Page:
Although narcoleptics show a propensity for precocious triggering of REM periods, it is doubtful that narcolepsy is simply a condition of excessive need to spend large amounts of time in REM periods, because the nocturnal sleep records of narcoleptics do not resemble those of normal subjects recovering f, om experimentally induced REM period deprivation. Subjects who have been deprived of REM pcriods but not other stages of sleep show above normal percentage REM times on recovery nights (Dement 1960). it could be argued that if the daytime sleep attacks of narcoleptics are REM periods (this possibility has been discussed more fully above), then considering the entire 24 h day, narcoleptics might prove to have supranormal percentage REM times. However, if this were the case, narcoleptics would still differ from subjects recovering from REM period deprivation. The REM period deprived subjects occasionally show sleep onset REM periods, but these occur only following awakenings later in the night and have never been observed to occur at the beginning of the night in these subjects. An additional note of interest regarding the relatedness of narcoleptic pathology and REM periods is the fact that dexedrine, a drug used in the treatment of narcolepsy, had been found by Maron and Rechtschaffen (unpublished study} to inhibit the appearance of REM periods, even when it does not interfere with the other stages of sleep, One possible source of artifact in our results which deservescarefulconsiderationistbepotentiai contribution of amphetamine withdrawal to the appearance of sleep onset REM periods. Oswald and Thacore (in press) found that amphetamine addicts tend to have normal percentage REM times while on the drug. Upon withdrawal of the drug, however, percentage REM time increased dramatically, and there was a reduction in delay time (amount of NREM time prior to the first REM period). Becausethe narcoleptics in the present study who were taking amphetamines were asked to stop taking drugs 48 h prior to sleeping in the laboratory, the possibility is raised that the sleep onset REM periods of the narcoleptics resulted from amphetamine withdrawal. Several considerations E.lectroes~'eph. clin. Neueophy$iol,, I ~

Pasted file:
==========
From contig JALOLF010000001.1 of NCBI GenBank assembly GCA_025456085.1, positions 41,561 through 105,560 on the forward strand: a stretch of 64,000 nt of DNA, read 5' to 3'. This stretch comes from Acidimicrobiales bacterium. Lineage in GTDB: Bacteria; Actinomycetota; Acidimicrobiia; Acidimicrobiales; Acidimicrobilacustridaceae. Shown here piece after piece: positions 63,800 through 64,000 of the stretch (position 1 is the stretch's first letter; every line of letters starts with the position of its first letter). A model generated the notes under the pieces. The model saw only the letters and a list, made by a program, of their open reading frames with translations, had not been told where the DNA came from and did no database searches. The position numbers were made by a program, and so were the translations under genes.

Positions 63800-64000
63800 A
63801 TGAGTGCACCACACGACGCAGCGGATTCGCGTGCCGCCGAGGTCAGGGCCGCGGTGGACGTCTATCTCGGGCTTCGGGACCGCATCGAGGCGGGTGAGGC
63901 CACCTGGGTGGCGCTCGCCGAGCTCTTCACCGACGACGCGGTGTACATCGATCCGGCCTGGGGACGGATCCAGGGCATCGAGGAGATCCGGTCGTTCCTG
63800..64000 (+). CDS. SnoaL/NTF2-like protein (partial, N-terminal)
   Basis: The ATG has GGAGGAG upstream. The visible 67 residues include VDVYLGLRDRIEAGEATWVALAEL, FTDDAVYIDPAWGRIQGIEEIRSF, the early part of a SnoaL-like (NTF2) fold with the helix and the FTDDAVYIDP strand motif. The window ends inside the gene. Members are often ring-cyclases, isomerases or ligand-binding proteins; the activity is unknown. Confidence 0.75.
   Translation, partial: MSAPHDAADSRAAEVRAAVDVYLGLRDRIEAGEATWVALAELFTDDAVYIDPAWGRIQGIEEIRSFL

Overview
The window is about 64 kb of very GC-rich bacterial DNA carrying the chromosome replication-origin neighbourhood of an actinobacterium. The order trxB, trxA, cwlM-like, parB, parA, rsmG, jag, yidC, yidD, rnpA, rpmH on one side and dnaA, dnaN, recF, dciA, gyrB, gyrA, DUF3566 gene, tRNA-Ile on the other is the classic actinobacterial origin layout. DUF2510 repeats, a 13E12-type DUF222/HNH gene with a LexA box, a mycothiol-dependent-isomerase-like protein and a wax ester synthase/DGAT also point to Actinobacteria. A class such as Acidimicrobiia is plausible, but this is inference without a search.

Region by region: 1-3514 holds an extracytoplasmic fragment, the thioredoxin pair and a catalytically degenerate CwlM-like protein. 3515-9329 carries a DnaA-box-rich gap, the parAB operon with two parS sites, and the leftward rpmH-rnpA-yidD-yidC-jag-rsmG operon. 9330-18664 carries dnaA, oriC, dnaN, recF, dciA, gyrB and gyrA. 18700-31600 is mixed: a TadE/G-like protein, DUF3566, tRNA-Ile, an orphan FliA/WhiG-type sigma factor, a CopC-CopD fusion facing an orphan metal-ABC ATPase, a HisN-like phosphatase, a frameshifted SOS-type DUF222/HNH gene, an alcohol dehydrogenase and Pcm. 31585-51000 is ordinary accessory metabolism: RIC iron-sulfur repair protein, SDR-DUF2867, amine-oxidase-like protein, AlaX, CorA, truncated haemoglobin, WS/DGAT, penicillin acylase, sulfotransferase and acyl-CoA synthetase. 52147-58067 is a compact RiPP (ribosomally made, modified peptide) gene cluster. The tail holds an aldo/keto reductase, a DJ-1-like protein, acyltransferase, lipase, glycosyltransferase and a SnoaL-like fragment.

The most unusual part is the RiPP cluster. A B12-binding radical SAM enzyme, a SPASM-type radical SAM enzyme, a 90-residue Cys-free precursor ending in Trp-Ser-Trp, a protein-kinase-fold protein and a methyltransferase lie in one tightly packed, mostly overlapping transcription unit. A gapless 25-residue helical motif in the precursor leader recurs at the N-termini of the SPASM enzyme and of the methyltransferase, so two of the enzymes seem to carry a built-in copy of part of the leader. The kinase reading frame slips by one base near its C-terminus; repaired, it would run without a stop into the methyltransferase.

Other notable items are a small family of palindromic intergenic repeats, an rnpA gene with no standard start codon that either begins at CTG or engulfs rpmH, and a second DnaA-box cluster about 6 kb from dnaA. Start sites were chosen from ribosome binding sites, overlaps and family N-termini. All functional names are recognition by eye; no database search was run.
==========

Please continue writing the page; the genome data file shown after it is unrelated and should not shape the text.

render this possibility extremely unlikely: (1) Three of the narcoleptics who showed sleep onset REM periods had taken only small doses of amphetamine for short periods of time and had discontinued the medication either because it was not helpful or because of the side effect of agitation. According to the best available records, these three subjects had not received amphetamines for about a month or longer prior to sleeping in the laboratory. A fourth subject was hospitalized and received dexedrine for the first time while in the hospital. The medication was given for only three days and then discontinued for six days prior to the first of his three nights in the laboratory, in the above four subjects, the amount of amphetamine taken seems too small and the time between drug withdrawal and sleeping in the laboratory seems too long to have produced shortening of delay times approximating sleep onset REM periods, in an unpublished study by Maron and Rechtschaffen, the shortest delay time recorded on three normal subjects who were withdrawn from dexedrine after three or four days on the drug was 48 min. Another narcoleptic who showed sleep onset REM periods had only minimal drug withdrawal by virtue of the fact that he consented only to eliminating his evening dose of the drug, and he maintained his regular dosage until 3 p.m. on days of recordings. (2) The early appearance of REM periods was much more pronouced in the narcoleptics than in the addicts subjected to drug withdrawal. There was almost no o,lerlap in the two distributions of delay time. The minimum delay time of the addicts following withdrc',~,al was 4 min. In most of the sleep onset REM periods of the narcoleptics, delay time was zero, and the maximum delay time of a narcoleptic sleep onset REM period was 4 min. (3) All of the addicts showed a phenomenon upon drug withdrawal whicn was not seen in any of the narcoleptics, Following drug withdrawal, the addicts showed markedly elevated percentage REM times which frequently approximated twice normal values, All of the narcoleptics showed percentage REM times within or slightly below the normal range, This difference in the two groups suggests that their deviations from normal patterns are based upon different mechanisms,